Telemundo actors have voted to unionize with SAG-AFTRA, the union announced Wednesday from Tampa, Fla., a victory that comes against a backdrop of difficult times for unions and for Latinos in the U.S., as well as what the union said was “an aggressive anti-union campaign” by the network, a unit of Comcast and NBC Universal.
The vote tally was 91 to 21 (or 81 percent to 19 percent) out of 148 ballots that were sent out on Feb. 7, union spokespeople said. The union said that about 500 performers per year work on Telemundo’s telenovelas, but voting eligibility was limited to those who had worked at least a certain number of days on such programs last year.
“We want to renormalize the ecosystem in Spanish language media,” SAG-AFTRA national executive director David White said in a statement. “We see this as a watershed moment [that] means that performers in Spanish language media will have a set of protections that reflect established industry standards for the first time.”
“It’s a really strong statement at a time that’s really challenging in our country,” said union president Gabrielle Caerteris. ”United we are stronger.”
The balloting came after a January decision by the National Labor Relations Board that ordered the vote to proceed. The union said that this was the largest union election for actors since the 1950s. The vote marks a significant step forward in the union’s campaign to organize and represent Spanish-speaking performers who — unlike their English-speaking counterparts at sister network NBC — do not receive union salary levels, protections, residuals or union pension and health benefits.
“The SAG-AFTRA vote results are in and the majority of the telenovela performers who voted have chosen the union to represent their interests,” said a Telemundo spokesperson. “While we are disappointed with this result, we remain committed to all of our employees and will move forward with the negotiation process after the election results have been certified by the NLRB. We continue to be dedicated to making Telemundo a great place to work and to Telemundo’s long-term success.”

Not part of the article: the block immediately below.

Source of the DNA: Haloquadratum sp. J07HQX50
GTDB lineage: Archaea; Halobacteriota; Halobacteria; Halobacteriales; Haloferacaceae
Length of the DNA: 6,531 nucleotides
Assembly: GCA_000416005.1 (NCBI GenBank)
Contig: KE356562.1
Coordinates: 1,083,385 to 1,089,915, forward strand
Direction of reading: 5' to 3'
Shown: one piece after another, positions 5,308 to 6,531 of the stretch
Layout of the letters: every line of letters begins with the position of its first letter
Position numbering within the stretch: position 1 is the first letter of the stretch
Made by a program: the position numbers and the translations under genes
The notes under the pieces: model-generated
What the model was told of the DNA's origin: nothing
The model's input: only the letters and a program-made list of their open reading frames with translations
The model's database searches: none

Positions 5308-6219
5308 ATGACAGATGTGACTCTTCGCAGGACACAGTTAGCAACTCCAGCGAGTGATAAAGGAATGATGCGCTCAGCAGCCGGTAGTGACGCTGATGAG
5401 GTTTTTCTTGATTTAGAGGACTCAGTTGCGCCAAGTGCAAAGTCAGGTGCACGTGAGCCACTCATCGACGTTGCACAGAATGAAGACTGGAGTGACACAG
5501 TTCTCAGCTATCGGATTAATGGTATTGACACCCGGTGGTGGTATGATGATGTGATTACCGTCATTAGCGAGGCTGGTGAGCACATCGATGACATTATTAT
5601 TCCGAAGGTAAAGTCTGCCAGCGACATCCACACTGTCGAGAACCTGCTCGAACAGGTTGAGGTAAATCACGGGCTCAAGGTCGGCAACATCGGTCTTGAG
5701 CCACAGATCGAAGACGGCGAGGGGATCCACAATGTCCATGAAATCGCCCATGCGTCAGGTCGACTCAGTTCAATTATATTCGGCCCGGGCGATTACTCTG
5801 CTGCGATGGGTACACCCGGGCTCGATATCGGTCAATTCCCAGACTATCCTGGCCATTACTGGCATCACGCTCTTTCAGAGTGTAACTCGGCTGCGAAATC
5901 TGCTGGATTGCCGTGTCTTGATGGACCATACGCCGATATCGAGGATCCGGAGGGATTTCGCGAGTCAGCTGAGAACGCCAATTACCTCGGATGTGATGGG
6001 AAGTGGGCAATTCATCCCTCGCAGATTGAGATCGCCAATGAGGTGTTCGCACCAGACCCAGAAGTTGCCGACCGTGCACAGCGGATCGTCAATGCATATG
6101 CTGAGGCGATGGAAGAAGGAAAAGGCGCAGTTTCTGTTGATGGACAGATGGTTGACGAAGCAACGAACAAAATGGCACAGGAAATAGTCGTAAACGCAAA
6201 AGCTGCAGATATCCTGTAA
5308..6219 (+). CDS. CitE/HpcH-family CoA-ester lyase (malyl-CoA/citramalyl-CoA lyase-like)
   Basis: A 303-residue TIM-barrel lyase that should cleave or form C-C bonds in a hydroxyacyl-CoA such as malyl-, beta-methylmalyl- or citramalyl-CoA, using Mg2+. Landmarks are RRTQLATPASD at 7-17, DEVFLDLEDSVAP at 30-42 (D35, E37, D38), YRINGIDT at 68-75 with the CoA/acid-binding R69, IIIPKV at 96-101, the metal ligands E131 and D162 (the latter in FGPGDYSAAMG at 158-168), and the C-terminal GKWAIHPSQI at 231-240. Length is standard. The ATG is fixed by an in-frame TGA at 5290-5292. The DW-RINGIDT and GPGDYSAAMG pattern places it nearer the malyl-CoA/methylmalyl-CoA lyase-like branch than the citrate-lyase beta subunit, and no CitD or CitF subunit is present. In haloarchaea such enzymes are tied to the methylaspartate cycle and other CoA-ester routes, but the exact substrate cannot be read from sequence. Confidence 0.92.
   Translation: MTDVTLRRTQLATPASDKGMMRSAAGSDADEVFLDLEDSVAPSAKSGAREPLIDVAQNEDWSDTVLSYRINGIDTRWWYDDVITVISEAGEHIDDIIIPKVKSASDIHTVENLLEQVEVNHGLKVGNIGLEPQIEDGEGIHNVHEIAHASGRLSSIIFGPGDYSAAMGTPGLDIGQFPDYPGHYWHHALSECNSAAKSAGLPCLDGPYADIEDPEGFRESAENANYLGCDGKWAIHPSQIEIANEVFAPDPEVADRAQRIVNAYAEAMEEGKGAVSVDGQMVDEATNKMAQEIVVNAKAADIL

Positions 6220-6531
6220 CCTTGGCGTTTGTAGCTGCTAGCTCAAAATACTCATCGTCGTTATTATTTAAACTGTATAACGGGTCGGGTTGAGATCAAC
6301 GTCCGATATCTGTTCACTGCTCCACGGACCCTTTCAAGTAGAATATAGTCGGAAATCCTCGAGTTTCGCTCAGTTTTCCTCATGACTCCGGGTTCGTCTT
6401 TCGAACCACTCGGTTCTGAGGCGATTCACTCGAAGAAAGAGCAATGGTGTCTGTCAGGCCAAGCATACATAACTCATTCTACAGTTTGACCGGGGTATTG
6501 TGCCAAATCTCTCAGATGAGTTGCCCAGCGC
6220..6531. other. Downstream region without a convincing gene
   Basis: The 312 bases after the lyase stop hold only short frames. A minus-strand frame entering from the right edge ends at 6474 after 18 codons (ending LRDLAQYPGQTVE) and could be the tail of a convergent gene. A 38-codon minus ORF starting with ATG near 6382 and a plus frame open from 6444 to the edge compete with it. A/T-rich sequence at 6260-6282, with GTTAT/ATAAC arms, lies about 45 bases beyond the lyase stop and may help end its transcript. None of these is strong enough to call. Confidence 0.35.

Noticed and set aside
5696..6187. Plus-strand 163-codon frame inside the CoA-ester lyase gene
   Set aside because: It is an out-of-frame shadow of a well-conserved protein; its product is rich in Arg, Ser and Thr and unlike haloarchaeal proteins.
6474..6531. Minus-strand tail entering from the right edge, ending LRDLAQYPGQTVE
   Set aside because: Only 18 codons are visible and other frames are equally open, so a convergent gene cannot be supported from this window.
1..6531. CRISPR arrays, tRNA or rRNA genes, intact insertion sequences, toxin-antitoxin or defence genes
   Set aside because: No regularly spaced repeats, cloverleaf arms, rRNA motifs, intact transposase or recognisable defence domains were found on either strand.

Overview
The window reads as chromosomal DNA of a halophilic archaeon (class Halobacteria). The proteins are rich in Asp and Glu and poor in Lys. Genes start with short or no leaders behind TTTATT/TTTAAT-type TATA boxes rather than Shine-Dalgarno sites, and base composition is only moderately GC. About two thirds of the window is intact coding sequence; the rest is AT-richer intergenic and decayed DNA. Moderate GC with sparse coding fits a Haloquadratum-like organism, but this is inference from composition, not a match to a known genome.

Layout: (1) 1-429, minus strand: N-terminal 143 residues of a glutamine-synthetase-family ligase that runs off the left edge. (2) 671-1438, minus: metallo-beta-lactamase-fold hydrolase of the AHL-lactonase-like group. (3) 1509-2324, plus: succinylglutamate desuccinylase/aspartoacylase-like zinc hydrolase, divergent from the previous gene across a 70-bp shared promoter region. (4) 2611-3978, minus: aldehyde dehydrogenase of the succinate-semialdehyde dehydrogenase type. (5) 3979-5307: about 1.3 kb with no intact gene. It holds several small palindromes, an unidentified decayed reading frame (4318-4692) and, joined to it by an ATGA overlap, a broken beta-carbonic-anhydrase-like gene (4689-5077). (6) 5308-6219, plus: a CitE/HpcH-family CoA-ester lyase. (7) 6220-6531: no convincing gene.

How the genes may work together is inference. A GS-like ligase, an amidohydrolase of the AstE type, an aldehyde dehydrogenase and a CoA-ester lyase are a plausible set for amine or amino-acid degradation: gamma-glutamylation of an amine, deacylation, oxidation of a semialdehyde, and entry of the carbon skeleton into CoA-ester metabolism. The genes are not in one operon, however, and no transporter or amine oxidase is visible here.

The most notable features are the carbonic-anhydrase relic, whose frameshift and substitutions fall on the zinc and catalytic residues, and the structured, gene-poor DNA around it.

That negotiation process is unlikely to lead to complete parity between Spanish-language performers and their English-speaking counterparts. For instance, English-language day players in primetime scripted shows are paid a minimum of $933 under the SAG-AFTRA agreement, whereas rates of $180-$300 per day are common at Telemundo, according to sources. That’s a lot of ground to bridge, but the union does have lower rates for soap operas, public television, low-budget movies and the like, so it’s likely that a Telemundo deal would be a compromise that reflects aspects of the company’s business model, such as lower production budgets than primetime programs produced for sister networks like NBC.
In Los Angeles, some may wonder why there had to be a vote at all. Studios, networks and production companies in English-language media usually accept SAG-AFTRA jurisdiction as a matter of course — when was the last time a new NBC scripted series declined to sign with the union? — but Telemundo’s refusal to do so meant that the ballot procedure was SAG-AFTRA’s only avenue.
According to the NLRB decision, the actors eligible to vote were “all ‘elenco estelar’ (main cast actors), including ‘protagonistas’ (protagonists), ‘antagonistas’ (antagonists), and ‘principales’ (supporting actors), guest stars, ‘figurantes’ (day players), singers, dancers, and stunt persons on scripted dramatic programing produced in the United States.”
Those persons had to have worked in such positions on at least 15 working days during a one-year period, or for at least five working days during a one-year period on at least two productions. Excluded were “all other employees, background performers (extras), stunt coordinators, puppeteers, airline pilots, guard and supervisors.”
“I’m thrilled,” said Katie Barberi, who has acted on Telemundo shows and in English-language media. “I’m over the moon. This is a huge day for both [unions and Latinos].”
Telemundo has surged in prime-time ratings largely due to the success of its telenovelas and other scripted dramatic programming and the network now bills itself as a top four TV network in the US.
March 8, 1 p.m.: Updated with quotes and additional details.